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Eur J Intern Med. 2003 Mar;14(2):101-6.

Abdominal obesity, insulin resistance, and metabolic syndrome in a southern European population.

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Endocrinology Service, University Hospital Clinic, University of Valencia, Blasco Ibáñez 15, E-46010 Valencia, Spain.



Our objective was to investigate the relationship between abdominal obesity (AO), as measured by waist circumference (WC), insulin resistance (IR), and components of the metabolic syndrome (MS).


A cross-sectional study was carried out with 283 subjects (130 males and 153 females aged 25-65 years) from a primary care outpatient clinic in Valencia (Spain) over a period of 1 year. Body mass index (BMI), waist circumference (WC), blood pressure (BP), total cholesterol, triglycerides, HDL-C, glucose, and insulin were measured by standard methods. IR was defined as HOMA-IR equal to or greater than 3.8.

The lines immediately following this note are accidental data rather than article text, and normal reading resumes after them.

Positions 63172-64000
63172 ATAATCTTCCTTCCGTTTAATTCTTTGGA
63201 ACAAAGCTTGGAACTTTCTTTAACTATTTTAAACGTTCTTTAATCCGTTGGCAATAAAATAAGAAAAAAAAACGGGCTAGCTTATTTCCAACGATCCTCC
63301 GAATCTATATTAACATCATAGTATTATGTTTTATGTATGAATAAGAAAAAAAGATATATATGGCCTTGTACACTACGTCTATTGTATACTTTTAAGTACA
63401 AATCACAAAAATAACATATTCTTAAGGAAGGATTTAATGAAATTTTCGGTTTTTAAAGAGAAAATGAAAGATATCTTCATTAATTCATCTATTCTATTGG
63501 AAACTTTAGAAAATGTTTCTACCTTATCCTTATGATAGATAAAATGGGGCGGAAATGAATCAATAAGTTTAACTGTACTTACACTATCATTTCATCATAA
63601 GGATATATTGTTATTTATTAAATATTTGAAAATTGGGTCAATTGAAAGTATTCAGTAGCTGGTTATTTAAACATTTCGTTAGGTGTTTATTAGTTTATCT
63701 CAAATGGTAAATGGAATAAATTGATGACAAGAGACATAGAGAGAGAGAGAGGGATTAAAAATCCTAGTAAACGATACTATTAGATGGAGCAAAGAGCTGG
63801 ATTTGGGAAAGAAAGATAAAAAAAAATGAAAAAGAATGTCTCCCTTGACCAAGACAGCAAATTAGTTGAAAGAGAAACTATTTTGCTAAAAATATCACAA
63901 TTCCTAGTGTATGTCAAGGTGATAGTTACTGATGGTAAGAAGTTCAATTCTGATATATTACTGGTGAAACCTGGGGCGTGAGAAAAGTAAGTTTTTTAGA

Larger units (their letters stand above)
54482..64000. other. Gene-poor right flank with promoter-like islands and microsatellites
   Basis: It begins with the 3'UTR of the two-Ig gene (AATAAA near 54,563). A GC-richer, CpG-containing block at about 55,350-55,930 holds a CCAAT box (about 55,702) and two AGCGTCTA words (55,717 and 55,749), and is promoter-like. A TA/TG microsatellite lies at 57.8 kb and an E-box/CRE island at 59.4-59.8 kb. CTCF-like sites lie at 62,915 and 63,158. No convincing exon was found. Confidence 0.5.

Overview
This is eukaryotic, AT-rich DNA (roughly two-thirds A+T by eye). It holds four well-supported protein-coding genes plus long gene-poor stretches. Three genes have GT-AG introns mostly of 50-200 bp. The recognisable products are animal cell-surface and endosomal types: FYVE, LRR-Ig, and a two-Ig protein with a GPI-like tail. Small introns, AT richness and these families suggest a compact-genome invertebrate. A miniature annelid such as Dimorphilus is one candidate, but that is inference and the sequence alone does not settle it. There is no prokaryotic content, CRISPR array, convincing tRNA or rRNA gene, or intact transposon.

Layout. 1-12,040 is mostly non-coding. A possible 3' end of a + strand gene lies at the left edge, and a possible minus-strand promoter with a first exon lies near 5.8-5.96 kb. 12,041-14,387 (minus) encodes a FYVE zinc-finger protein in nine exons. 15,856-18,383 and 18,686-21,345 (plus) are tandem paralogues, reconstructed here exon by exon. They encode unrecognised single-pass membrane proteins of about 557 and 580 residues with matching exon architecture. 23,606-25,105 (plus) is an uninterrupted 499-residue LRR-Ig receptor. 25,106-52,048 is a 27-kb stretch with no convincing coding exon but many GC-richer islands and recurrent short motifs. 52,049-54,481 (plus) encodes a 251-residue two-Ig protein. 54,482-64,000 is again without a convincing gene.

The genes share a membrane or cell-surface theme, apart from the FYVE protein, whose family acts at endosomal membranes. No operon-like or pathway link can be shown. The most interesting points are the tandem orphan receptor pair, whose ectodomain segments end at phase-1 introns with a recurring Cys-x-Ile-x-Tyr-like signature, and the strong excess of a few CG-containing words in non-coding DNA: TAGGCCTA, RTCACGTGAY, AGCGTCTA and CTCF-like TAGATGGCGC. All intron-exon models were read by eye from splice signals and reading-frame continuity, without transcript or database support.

The prevalence of IR was 39.6%. Subjects were divided into groups according to WC. A 'normal' WC was defined as below 88 cm in women and below 102 cm in men; 'AO' was defined as a WC equal to or above 88 cm in women and equal to or above 102 cm in men. The prevalence of IR was 31.7% in the group with normal WC and 54.6% in the AO group (P<0.001). The percentage of subjects with the MS (high BP, dyslipemia or abnormal glucose tolerance) significantly increased (P<0.001) in subjects with AO (48.4 vs. 18.8% in normal WC subjects). AO is an indicator of IR with an odds ratio of 2.59 (95% CI 1.55-4.29).


AO, expressed as WC, appears to be a good indicator of risk for IR and the MS, particularly in non-obese subjects (BMI<30). The main independent parameters of risk for IR are WC and TG, whereas those for the MS are IR, WC, and age.

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